UK cable specialist VDC Trading has launched a new print advertising campaign featuring ‘The Wire Man’ – a 1950’s Rock &: Roll star constructed entirely of colourful Van Damme classic microphone and classic quad cable.
The striking image, complete with a rockabilly quiff, clutches a vintage 1954 Martin D28 guitar and sings his heart out into an equally vintage 1950’s Shure microphone.
Creating The Wire Man took days of painstaking work, which was undertaken by London-based design company Mr. Smith. The first step was straightforward: Matt Haydock, son of Mr. Smith designer Eddie Haydock, donned a black boiler suit and balaclava before being wrapped in multi-coloured hoops of cable. He then posed on a wooden stage with the guitar and microphone and was photographed – an uncomfortable process that involved striking difficult poses where he was often held in place by chock of wood under his heels. The images were imported into Photoshop and digitally manipulated to remove the outline of Matt’s body. Separate hoops of cable were also photographed so that the back of The Wire Man could be created to give a 3D effect.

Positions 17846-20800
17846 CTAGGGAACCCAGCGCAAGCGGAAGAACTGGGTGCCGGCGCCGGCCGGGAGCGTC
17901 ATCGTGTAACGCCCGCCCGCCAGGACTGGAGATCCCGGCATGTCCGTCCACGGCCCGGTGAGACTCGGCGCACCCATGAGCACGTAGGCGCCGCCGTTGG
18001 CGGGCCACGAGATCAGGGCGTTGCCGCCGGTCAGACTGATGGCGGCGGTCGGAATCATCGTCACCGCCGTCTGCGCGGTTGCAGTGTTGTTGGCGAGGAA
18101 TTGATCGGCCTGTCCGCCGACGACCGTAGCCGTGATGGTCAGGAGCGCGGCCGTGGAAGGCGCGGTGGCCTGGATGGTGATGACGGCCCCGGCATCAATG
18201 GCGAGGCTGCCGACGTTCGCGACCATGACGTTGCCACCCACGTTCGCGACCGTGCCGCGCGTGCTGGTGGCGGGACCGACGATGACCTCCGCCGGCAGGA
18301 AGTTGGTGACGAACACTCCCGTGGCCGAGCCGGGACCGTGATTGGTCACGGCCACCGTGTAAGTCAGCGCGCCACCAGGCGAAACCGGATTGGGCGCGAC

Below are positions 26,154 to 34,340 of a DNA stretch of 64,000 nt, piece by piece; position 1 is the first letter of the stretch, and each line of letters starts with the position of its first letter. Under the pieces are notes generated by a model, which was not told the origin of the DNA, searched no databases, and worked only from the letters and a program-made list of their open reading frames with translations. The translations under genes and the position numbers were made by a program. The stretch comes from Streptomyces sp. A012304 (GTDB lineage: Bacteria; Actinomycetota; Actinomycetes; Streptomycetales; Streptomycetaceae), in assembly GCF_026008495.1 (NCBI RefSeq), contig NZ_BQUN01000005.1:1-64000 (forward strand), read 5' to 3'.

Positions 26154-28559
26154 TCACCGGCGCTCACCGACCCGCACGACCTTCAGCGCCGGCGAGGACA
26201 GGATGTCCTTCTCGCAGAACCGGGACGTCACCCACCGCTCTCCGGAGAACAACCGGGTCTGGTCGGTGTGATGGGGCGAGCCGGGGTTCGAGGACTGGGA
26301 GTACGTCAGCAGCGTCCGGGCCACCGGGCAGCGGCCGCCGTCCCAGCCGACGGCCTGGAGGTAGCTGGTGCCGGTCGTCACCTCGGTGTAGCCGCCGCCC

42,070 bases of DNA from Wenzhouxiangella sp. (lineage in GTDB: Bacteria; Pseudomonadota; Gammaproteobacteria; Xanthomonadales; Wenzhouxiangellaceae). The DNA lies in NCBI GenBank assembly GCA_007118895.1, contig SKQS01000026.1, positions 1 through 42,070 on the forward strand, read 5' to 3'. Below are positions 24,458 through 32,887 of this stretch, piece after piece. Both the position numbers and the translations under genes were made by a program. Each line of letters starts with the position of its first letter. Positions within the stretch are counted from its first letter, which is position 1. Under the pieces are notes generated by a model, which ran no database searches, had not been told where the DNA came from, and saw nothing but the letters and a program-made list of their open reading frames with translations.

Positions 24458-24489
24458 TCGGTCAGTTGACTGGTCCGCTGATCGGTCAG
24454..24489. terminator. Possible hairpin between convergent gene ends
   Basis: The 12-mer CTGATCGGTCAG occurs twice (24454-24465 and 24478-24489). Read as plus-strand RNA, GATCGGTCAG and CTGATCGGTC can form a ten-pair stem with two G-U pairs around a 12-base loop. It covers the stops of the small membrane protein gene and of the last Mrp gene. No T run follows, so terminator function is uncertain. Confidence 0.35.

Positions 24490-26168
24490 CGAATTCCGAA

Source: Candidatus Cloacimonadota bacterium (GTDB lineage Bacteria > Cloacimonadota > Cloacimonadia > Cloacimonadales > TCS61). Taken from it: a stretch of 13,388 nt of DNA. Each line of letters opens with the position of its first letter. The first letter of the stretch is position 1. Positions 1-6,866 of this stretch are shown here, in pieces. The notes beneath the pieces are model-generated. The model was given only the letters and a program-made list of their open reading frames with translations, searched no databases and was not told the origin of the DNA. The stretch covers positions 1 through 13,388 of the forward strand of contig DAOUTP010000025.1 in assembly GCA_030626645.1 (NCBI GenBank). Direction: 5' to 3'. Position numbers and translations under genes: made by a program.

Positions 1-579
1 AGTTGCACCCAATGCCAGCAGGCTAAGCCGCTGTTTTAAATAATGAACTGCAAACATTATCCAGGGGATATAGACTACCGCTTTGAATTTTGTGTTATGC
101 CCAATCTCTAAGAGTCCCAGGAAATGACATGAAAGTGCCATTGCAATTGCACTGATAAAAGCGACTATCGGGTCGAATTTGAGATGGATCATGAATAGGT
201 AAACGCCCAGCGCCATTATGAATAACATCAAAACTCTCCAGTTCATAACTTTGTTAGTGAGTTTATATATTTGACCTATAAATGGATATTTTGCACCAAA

“It took many hours in Photoshop to create the final image, but we are all delighted with the result,” says Mr. Smith designer Andy Ray who dreamed up the idea. “The pose is very authentic and the figure looks almost real. The techniques we used can easily be applied to create other recognisable celebrity figures and we hope to develop the theme to extend VDC’s campaign in the future.”
Niall Holden, Managing Director of VDC, adds: “The campaign is intended to reflect VDC’s music industry heritage, so we designed the ad to resemble a flyer for a gig and sourced real 1950’s props to make the figure look convincing. Vintage guitar specialist Micky Gould kindly loaned the guitar, while Phil Harris, of Harris Hire, loaned the microphone and stand. It is important for us at VDC to keep things funky and interesting and the idea of making cable into an iconic shape appealed to us at once. We think this campaign will equally appeal to the many rock and roll artists who tour and record using our cable.”